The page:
Hezbollah leader “Nasrallah made it clear [in 2013] that preserving the regime and its axis of resistance was strategic [and] vital for Hezbollah,” says Jeffrey White, defense fellow at the Washington Institute for Near East Policy. “This definition of the situation and its stakes produced the commitment, and will likely preserve it despite the costs… The difference between this and Vietnam is that [Syria] really is strategic… for Hezbollah.”

There are estimated to be at least 5,000 Hezbollah fighters operating in Syria at any one time. They spearhead battles across the country from Hasake in the northeast, to Aleppo in the north, Latakia in the northwest, Damascus and its suburbs, and Deraa in the south.

For now, Hezbollah and its allies have the upper hand in Syria. The moderate rebel Free Syrian Army is withering in the face of dwindling foreign support and the onslaught of the Assad regime and extremist groups like IS. And the international community has shifted from debating whether Assad should be toppled to fretting about the IS threat.

A steep price

Still, Hezbollah has paid a steep price. Since sending the first combatants into Syria in the summer of 2012, perhaps a little over 1,000 fighters have been killed. To put that figure into context, in nearly three years, its casualties in Syria are approaching that of Hezbollah’s official tally of 1,284 killed battling Israel’s occupation of south Lebanon between 1982 and 2000.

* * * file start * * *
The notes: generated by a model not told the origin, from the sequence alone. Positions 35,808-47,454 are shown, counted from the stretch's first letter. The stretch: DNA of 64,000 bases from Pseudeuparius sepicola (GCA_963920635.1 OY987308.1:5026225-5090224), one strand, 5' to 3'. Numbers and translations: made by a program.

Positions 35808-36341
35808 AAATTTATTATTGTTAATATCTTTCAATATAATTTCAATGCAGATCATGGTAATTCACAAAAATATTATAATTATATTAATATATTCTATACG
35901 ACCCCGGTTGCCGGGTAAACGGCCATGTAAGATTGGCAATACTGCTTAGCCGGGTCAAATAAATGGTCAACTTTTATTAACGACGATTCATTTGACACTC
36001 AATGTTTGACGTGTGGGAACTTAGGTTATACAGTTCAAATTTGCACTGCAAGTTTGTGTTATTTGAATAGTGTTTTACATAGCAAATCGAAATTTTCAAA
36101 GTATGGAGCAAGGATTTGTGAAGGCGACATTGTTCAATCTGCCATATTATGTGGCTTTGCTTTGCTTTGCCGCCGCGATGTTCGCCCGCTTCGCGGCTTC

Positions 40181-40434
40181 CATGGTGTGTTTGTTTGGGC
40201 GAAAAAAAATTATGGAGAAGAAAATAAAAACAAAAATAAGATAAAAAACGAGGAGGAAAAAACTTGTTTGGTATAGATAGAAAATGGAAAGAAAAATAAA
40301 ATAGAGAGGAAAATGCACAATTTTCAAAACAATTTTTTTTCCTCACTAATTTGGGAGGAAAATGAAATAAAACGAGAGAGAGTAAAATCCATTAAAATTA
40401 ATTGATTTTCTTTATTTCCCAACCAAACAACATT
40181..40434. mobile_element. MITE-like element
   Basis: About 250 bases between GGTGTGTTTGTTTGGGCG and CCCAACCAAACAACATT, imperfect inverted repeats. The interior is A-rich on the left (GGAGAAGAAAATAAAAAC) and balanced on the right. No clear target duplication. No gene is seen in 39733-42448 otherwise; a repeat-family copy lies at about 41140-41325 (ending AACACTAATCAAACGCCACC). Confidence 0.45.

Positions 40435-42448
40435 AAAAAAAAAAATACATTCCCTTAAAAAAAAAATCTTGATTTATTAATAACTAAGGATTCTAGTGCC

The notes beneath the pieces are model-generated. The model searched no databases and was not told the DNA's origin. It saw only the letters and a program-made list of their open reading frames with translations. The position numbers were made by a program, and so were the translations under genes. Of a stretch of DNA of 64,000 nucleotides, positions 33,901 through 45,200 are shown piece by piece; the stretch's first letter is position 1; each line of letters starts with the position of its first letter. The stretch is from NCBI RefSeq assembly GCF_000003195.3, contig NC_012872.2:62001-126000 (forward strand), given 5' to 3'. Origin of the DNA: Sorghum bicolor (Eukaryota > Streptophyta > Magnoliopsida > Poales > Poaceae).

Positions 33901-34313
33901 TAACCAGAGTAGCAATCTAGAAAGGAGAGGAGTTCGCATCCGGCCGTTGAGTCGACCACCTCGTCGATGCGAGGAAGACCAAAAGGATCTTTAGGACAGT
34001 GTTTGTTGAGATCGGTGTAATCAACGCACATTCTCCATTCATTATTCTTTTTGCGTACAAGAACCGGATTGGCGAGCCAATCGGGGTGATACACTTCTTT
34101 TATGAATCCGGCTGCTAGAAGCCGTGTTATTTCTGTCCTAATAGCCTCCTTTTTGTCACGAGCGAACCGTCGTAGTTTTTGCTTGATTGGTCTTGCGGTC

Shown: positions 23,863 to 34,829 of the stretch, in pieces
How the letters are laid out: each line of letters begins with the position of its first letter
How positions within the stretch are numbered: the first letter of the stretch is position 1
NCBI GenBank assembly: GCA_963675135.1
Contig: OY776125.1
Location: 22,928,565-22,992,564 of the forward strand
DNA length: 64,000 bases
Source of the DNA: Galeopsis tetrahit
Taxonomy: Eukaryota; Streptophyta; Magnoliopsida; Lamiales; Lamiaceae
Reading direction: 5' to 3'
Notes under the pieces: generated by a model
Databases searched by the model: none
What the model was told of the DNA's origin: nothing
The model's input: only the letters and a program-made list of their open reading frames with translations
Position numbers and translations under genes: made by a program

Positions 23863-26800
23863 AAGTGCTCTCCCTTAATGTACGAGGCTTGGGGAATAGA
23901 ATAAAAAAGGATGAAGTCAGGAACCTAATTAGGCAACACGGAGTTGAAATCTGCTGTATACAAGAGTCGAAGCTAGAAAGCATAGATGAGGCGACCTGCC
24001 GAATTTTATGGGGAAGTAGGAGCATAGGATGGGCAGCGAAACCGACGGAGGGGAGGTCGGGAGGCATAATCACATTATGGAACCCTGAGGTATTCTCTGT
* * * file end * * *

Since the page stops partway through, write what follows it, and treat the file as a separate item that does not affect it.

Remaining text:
Nasrallah was once hailed in regional polls as the most admired leader in the Arab world. Today he is reviled by most Sunnis and his party dubbed “Hizbu Shaitan,” the “Party of the Devil,” a play on the organization’s name which means the “Party of God.”

“Too much blood has been spilled, too many lives have been lost, too much mistrust has set in, and it is going to be very hard for Hezbollah to rehabilitate its image among the majority of the Syrian Sunni street,” says Randa Slim, a Hezbollah expert at the Middle East Institute in Washington.

And there is little indication that Iran, which has taken control of the struggle to preserve the Assad regime, is willing to offer any fig leaf to the Syrian opposition that could salvage ruptured Sunni-Shiite ties. On the contrary, in recent months, Iran has doubled down on its commitment to Assad, building numerous Syrian “Hezbollah-style” militias and deploying Iranian Revolutionary Guards (IRGC) and Shiite militias from Iraq, Afghanistan, and Pakistan.

Key support for Iran's gains

“Iranian military commanders liberated 85 percent of Syrian territory previously controlled by the opposition, at a time when Assad had accepted defeat,” Hussein Hamdani, a top IRGC general, told Iran’s Rasa news agency this week.

Iranian officials have acknowledged the vital role Hezbollah has played in allowing the Islamic Republic to exert new levels of influence across Syria as well as other flashpoints in the Middle East such as Iraq, Yemen, and Gaza.

“That is a huge advance for them [the Iranians]. It’s gigantic. Can you imagine them having that much control in Syria a few years ago before this crisis happened?” says Phillip Smyth, a researcher at the University of Maryland and author of the Hizballah Cavalcade blog, which focuses on Shiite militarism in the Middle East.